The potential for ground and surface water contamination is far greater than other types of mining, as blockages in pipes can cause leachate to flow out of control (as occurred during a trial at Honeymoon, SA). The pumping process may also release large quantities of radon gas into the atmosphere, risking workers. However, the risk to workers inhaling uranium dust may be less.

What happens after the mining ceases?

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Uranium mines remain dangerous after closure. One of the enduring problems everywhere is the clean up afterwards. Mining companies rarely seems to save enough money for the task.

US state agency representatives estimated in 2004 that an open pit copper mine in New Mexico would cost more than US$800m to clean up. In July 2005 Energy Resources Australia (ERA), operators of the NT’s Ranger mine, revealed in their half-yearly report that they had put aside just $41m to remediate the site which is surrounded by Kakadu National Park. ERA say it will cost closer to $176m to clean up the site when the mine closes in 2008, the rest may have to be met by the state.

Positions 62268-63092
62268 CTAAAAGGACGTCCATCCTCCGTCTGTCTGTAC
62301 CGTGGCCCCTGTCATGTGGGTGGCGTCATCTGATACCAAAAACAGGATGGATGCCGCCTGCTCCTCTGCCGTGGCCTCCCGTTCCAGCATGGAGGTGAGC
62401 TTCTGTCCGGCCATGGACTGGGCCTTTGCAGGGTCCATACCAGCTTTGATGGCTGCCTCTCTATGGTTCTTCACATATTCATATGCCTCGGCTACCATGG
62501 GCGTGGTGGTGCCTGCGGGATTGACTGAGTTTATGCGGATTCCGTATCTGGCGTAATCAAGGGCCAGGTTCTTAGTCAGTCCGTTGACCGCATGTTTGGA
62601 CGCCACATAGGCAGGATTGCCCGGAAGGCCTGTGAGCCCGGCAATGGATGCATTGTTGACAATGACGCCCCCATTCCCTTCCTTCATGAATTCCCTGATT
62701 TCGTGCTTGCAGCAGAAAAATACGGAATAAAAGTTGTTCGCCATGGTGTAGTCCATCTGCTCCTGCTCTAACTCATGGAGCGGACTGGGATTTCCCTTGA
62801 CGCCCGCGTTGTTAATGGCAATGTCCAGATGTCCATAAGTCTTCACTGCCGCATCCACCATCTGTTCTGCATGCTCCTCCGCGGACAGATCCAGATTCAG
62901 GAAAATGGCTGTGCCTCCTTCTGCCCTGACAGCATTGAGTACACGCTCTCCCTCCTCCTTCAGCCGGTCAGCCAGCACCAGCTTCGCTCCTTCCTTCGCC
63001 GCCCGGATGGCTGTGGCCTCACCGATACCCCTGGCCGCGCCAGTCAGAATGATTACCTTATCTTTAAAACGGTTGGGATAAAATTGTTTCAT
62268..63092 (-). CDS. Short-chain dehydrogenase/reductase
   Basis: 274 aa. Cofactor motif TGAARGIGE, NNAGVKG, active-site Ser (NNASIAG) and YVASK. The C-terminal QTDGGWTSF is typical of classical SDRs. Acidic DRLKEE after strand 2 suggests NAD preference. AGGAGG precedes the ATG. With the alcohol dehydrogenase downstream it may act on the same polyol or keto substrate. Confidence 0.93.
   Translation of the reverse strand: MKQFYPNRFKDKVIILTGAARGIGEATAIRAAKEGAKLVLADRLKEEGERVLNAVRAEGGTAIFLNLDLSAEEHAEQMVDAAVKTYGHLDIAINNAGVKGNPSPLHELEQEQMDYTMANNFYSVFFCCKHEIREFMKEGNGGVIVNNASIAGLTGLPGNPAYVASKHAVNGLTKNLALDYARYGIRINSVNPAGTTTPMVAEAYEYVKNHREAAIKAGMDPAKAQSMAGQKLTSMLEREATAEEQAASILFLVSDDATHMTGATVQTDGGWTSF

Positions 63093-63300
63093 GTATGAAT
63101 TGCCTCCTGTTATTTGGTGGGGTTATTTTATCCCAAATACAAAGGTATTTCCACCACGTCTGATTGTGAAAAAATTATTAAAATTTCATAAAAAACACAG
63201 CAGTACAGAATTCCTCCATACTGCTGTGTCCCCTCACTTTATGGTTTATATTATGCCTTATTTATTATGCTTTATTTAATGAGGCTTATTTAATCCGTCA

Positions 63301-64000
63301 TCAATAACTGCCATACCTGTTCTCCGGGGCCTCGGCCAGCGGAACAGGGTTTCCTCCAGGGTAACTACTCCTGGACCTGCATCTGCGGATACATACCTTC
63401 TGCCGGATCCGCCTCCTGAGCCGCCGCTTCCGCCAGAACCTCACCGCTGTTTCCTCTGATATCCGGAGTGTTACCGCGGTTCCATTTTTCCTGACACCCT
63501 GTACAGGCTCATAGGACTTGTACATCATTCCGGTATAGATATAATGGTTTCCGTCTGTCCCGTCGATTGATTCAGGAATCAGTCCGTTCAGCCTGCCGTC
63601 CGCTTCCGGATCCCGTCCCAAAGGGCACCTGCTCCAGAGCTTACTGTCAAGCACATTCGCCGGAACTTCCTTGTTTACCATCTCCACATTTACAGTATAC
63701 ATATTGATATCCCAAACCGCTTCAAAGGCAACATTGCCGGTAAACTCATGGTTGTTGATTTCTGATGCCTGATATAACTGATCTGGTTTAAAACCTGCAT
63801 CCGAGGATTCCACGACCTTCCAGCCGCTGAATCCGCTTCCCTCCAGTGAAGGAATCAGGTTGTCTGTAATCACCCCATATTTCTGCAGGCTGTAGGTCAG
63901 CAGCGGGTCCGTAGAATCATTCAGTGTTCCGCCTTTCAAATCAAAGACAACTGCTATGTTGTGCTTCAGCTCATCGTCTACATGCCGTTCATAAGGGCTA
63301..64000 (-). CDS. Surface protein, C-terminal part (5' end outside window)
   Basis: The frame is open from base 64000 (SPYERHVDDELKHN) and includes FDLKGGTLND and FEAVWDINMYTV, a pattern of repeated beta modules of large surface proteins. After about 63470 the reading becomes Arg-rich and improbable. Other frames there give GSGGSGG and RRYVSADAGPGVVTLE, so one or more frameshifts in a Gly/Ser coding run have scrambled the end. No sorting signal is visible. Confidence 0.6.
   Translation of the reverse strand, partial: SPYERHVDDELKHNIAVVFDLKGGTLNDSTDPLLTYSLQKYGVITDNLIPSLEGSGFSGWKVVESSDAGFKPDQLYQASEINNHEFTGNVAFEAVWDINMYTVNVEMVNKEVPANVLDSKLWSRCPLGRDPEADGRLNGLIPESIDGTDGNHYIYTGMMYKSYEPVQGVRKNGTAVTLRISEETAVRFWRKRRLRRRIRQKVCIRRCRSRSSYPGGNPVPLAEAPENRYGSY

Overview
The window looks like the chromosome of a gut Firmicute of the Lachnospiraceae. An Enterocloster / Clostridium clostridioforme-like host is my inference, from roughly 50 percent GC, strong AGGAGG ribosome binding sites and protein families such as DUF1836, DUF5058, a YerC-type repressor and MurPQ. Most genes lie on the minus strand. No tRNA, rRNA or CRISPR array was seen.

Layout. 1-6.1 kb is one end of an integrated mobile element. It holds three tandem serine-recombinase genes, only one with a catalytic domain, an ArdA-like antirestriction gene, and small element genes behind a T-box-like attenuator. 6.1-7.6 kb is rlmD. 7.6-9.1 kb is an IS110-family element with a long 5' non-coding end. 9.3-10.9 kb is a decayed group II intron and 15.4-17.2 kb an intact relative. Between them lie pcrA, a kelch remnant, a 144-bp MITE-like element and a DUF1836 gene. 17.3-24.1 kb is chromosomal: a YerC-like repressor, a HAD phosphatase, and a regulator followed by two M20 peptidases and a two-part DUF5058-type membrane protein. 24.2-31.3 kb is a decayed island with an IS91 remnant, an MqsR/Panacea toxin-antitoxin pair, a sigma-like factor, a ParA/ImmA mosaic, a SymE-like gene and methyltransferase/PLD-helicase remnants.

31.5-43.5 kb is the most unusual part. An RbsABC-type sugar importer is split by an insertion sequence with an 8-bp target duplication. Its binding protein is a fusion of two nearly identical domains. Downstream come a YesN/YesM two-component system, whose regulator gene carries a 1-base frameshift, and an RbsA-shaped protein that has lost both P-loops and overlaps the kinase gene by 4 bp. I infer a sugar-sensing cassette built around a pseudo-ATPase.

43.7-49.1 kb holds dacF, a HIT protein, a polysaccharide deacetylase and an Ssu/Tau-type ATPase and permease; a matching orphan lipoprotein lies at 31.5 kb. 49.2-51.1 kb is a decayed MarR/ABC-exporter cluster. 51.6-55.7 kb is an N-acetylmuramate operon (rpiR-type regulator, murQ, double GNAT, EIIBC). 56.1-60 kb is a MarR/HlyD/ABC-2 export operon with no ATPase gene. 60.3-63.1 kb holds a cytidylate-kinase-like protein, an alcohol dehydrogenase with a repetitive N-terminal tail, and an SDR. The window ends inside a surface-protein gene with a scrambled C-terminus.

When Mary Kathleen mine in Queensland closed in 1982, it had produced about 3500 times more rock waste than it turned into yellowcake and left a massive conical hole 4km wide at the top and 250m deep. Shortages in the MK remediation fund meant that they took shortcuts when sealing in tailings. Instead of using clay, they used a combination of clay and radioactive rock from the mine site itself.

In 2004, State Member for Mt Isa, Tony McGrady expressed concern that people were swimming in Mary Kathleen tailings
dam, risking radiation contamination (FoEB 2006).

What does uranium milling entail?